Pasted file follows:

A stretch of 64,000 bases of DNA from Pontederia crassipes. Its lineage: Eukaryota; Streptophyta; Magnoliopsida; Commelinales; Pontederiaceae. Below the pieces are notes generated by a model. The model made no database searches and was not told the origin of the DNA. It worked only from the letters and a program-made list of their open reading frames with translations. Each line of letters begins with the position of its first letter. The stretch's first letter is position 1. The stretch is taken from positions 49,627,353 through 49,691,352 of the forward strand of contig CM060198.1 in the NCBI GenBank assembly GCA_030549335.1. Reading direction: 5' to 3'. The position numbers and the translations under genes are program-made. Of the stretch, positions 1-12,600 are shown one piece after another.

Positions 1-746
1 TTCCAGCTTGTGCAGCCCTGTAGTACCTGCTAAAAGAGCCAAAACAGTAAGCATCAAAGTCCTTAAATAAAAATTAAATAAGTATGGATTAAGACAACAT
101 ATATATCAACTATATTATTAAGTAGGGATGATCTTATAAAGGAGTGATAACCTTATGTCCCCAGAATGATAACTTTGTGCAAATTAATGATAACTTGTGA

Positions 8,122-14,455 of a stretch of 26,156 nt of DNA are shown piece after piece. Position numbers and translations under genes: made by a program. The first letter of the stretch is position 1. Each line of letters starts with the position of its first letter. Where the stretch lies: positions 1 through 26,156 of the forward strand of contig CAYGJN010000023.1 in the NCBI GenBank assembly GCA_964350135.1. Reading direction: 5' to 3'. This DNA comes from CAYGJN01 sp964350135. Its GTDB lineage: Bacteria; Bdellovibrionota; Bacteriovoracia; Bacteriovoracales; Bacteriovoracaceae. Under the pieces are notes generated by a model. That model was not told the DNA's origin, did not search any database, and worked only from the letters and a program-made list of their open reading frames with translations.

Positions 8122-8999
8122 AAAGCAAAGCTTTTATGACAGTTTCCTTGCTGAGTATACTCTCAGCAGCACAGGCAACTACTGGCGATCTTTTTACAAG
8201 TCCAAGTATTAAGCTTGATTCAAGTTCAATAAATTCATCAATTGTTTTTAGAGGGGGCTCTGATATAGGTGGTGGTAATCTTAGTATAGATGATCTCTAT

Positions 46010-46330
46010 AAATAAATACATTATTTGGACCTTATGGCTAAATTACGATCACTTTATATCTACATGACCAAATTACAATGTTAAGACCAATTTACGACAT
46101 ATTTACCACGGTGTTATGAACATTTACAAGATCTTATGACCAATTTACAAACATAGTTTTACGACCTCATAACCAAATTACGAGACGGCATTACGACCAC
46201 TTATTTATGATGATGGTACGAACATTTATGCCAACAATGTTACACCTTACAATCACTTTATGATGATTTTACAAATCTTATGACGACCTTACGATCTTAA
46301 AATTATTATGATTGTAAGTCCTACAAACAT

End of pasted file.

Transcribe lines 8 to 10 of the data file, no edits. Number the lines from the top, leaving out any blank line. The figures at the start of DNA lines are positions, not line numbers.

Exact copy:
8201 TCCAAGTATTAAGCTTGATTCAAGTTCAATAAATTCATCAATTGTTTTTAGAGGGGGCTCTGATATAGGTGGTGGTAATCTTAGTATAGATGATCTCTAT

Positions 46010-46330
46010 AAATAAATACATTATTTGGACCTTATGGCTAAATTACGATCACTTTATATCTACATGACCAAATTACAATGTTAAGACCAATTTACGACAT